We’re investigating whether and how the neighbourhoods we live in throughout our lives might influence our health. Our health and wellbeing may reflect an accumulation of influences from the different places we’ve lived during our lives as well as where we currently live. This seems entirely plausible but tellingly is a topic under-researched for a variety of reasons (which we’ve blogged about previously) including the difficulty in accessing historical neighbourhood-level environmental data through time. The CRESH team are leading a piece of work that is (1) exploring how aspects of the physical, built and social environments have changed in Edinburgh neighbourhoods over the past 100 years and (2) examining how exposures to these different environments has influenced the health and wellbeing of people now in their 70s. This research feeds in to a wider EPSRC-funded project called “Mobility, Mood and Place” which is showing how places can be designed to make mobility easy, enjoyable and meaningful for older people.
Our health and wellbeing measures for this study come from a group of people called the Lothian Birth Cohort who were born in 1936 (LBC1936). In 1947, almost all Scottish school children born in 1936 (~70,000 11 year old children) took part in a cognitive ability test as part of the Scottish Mental Health Survey. Approximately 60 years after the original test, just over 1000 of these individuals who were living in Edinburgh and surrounds re-sat the same intelligence test (wave 1 of the study, 2004-2006). The participants continue to provide information on a range of health-related outcomes and behaviours (wave 4 is taking place now, 2014-2016) such as their smoking, alcohol consumption and physical activity levels and measures of mood and lung function (further details on LBC1936 can be found here).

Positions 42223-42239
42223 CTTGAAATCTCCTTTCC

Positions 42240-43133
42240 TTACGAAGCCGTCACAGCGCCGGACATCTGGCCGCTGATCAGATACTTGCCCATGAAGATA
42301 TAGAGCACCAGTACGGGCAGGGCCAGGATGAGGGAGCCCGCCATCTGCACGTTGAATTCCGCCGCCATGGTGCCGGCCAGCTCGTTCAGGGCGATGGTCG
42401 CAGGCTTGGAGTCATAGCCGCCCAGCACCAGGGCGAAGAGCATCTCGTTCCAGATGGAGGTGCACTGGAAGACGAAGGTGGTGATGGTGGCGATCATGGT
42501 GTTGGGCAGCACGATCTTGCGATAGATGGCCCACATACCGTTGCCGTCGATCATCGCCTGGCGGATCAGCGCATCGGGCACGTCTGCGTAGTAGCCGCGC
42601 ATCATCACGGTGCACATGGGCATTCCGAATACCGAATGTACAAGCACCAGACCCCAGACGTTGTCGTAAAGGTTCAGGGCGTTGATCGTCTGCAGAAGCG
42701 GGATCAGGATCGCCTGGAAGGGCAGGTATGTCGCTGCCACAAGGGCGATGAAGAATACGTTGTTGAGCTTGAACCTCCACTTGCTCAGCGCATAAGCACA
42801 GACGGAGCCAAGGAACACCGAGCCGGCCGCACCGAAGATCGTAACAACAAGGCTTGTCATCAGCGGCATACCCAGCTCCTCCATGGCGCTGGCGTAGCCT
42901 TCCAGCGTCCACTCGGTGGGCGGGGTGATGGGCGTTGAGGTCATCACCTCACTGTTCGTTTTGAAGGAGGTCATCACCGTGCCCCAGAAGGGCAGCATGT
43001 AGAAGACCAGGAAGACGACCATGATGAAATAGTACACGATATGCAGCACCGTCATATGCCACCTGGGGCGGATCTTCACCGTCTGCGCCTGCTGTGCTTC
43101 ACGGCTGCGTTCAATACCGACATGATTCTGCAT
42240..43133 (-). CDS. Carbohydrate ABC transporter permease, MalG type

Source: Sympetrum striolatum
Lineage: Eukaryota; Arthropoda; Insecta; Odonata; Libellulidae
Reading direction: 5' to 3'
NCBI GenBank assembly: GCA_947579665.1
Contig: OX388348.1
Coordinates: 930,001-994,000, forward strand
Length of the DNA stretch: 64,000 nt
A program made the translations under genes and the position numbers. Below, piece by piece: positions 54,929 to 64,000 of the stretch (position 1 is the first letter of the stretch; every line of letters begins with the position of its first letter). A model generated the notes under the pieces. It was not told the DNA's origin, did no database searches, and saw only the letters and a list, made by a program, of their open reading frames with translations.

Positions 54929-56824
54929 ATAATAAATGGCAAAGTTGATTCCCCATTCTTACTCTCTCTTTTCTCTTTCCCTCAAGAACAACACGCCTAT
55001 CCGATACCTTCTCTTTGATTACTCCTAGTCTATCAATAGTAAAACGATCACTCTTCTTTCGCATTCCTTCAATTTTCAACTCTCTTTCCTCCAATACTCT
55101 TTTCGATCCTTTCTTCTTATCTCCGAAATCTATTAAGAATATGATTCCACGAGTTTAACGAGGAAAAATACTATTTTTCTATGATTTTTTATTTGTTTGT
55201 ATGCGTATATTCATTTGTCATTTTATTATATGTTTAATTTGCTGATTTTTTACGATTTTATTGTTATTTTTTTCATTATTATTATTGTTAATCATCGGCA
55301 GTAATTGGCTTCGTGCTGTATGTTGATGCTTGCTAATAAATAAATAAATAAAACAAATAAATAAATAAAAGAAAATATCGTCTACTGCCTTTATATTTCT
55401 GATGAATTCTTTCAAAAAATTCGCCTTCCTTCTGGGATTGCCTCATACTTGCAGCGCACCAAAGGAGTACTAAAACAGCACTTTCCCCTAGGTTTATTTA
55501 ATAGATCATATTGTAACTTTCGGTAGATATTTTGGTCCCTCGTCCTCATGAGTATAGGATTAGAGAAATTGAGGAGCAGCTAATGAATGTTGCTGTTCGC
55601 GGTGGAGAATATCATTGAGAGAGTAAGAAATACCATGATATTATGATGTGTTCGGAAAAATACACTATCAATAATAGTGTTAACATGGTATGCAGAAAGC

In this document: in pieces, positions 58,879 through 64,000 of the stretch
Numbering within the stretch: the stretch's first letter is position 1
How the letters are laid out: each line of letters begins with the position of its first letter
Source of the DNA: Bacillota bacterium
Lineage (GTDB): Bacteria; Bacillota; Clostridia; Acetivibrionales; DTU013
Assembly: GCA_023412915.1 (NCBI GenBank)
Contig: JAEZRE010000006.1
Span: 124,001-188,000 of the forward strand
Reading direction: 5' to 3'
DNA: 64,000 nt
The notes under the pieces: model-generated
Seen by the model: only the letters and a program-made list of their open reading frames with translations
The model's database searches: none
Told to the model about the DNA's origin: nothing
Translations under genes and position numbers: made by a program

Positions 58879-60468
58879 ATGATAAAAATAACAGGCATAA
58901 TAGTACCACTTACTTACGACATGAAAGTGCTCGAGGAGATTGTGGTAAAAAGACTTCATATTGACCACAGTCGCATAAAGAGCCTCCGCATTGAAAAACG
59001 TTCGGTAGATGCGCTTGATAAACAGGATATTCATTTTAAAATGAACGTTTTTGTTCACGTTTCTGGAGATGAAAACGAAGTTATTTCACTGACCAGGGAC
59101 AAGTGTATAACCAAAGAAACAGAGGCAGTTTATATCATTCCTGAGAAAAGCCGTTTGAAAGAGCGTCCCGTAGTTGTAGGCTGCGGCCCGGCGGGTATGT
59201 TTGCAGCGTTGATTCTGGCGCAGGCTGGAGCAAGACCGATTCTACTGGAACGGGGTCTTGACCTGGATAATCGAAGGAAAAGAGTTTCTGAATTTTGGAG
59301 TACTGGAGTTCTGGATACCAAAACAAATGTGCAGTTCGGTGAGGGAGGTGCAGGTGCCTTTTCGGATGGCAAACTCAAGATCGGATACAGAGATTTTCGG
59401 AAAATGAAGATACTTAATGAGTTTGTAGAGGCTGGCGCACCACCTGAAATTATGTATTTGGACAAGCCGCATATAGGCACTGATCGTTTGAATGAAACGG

There are two key problems we have to overcome to address our project aims: (1) knowing where the participants lived between the ages of 11 and 70+ years, and (2) knowing what their neighbourhood environments were like throughout their lives. This blog will describe how we’re going about addressing the first challenge and a subsequent blog will describe the latter (building on the work described in one of our earlier blog posts).
So, how to work out where the cohort participants lived throughout their lives? From the LBC1936 surveys we know the address of the participants at age 11 and in subsequent waves but there is a 60+ year gap where their home address details are unknown. This is an example of a problem faced by many studies that follow people over time where it is almost inevitable that research interests and priorities change and evolve and new data is required. Our study needs residential addresses so we can spatially link the participants to the various longitudinal environmental measures that we are reconstructing from archive material. We used the ‘life grid method’ as an aid to help the participants recall their residential addresses with the goal of collecting at least one address for every decade. It’s based on the premise that notable global, local and personal events can be used to help people order their thoughts and jog memories e.g. “where did you live when Princess Diana died?” Below is an excerpt from the life grid we developed to collect home address and occupation details from the cohort participants. Occupational histories might provide further insights into health behaviours, outcomes and personal trajectories of the participants. We are currently transcribing and geocoding the life grids but so far there seems to be few instances of missing data which we see as a success of the method chosen to elucidate these details. We see the life grid as an effective method that other researchers could use to retrospectively collect data from cohort participants.
Part of the life grid which cohort participants filled out
Our project runs through until late 2016 so keep an eye out for further developments and updates.